Akihabara Shops

As you probably know, the Japanese have a remarkable sense of space – particularly in Tokyo. They can cram an insane number of people onto trains, and they’re known for capsule hotels and incredibly efficient tiny apartments. This holds true for their shops, as well.

© LotsaSmiles Photography 2015

The cramped shops in Akihabara were unlike any we typically see in the States. Where you might find a small American storefront in a little beach town, those in Tokyo are anything but cozy.

© LotsaSmiles Photography 2015

Every inch of space is utilized, from products hanging from the ceilings to directories printed on the vertical surfaces of stairs. Aisles are only as wide as they absolutely have to be; most allow only for one-way traffic.

© LotsaSmiles Photography 2015

Many stores span multiple floors (often six or more), but each may contain only one or two aisles of goods. You’d never suspect so many microgenres of manga, but I assure you they exist. Just be sure to pay for items on the floor you found them; each floor operates as a standalone store. After all, lines are inefficient. Smaller transactions keep folks moving faster.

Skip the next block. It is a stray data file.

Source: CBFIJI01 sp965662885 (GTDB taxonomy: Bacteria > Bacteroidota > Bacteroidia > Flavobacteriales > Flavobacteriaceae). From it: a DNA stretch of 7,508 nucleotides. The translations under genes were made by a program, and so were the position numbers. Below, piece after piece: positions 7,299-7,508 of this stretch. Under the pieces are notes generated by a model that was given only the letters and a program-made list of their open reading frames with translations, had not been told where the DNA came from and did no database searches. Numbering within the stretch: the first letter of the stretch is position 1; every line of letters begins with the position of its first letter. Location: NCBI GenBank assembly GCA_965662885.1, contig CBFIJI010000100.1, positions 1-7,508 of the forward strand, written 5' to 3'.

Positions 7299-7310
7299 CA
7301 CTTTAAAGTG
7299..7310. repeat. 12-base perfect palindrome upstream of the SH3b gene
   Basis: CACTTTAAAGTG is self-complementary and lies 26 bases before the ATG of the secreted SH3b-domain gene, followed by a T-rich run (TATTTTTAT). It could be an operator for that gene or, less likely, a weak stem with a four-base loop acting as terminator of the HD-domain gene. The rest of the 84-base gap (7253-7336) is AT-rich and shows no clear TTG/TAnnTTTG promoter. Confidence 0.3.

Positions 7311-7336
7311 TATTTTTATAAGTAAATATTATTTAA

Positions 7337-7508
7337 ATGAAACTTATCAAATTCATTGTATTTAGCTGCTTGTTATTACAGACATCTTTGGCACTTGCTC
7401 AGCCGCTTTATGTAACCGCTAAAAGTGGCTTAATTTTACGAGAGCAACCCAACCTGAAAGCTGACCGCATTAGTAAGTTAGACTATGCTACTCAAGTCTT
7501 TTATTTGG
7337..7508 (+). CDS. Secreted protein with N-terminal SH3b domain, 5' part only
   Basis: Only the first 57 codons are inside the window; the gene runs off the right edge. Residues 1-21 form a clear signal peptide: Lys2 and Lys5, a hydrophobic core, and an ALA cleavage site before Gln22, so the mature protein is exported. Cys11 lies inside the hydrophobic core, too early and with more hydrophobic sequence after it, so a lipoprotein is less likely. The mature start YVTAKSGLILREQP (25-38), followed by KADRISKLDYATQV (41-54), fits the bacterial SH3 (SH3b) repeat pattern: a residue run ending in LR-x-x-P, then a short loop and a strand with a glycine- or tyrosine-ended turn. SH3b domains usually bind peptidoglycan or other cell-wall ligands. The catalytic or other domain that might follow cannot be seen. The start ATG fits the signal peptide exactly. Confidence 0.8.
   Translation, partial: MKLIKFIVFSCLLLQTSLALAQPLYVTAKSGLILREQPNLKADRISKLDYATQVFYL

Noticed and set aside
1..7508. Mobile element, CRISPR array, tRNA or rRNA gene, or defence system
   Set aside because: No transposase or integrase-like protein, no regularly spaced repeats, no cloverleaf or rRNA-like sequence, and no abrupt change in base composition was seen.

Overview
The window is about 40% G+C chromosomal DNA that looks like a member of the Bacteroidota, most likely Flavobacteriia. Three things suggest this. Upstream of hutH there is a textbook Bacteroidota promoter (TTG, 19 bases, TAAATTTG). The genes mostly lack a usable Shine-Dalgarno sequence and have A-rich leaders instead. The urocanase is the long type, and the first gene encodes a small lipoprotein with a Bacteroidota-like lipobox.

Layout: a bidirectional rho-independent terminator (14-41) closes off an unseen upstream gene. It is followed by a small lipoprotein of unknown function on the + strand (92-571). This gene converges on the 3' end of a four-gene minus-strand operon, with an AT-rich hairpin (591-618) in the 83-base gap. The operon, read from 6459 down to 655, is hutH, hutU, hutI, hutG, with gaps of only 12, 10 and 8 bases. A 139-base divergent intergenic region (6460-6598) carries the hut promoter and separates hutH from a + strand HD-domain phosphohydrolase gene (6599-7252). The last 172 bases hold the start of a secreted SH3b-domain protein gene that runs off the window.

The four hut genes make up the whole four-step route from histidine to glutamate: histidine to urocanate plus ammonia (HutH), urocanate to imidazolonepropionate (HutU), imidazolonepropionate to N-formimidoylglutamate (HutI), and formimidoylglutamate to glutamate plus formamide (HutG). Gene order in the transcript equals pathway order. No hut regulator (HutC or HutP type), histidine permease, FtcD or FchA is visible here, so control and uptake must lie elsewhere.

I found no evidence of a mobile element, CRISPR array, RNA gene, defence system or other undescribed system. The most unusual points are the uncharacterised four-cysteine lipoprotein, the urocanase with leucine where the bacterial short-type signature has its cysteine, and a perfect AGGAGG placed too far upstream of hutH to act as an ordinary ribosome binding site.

© LotsaSmiles Photography 2015

And the sounds! Auditory stimuli take very little space, so they are used in full. Every aisle has loud mini screens advertising the latest pop band or imploring you to buy the meticulously organized wares. By the time you venture far enough to be down to an acceptable volume of one screen, you’re assailed by the next. We had to step out into the rain and bustling sidewalk just to take a breather, but it made for a very unique experience. I feared for my sanity.

Overall, I can’t see shopping like that on a regular basis. But I also can’t deny those shops have a lot of character, and I look back with a muddled sense of horrified fondness. And the next time we find ourselves in Tokyo (yes, there will be a next time), I’ll be sure to pop in for a dose of Japanese spacial ingenuity.

© LotsaSmiles Photography 2015

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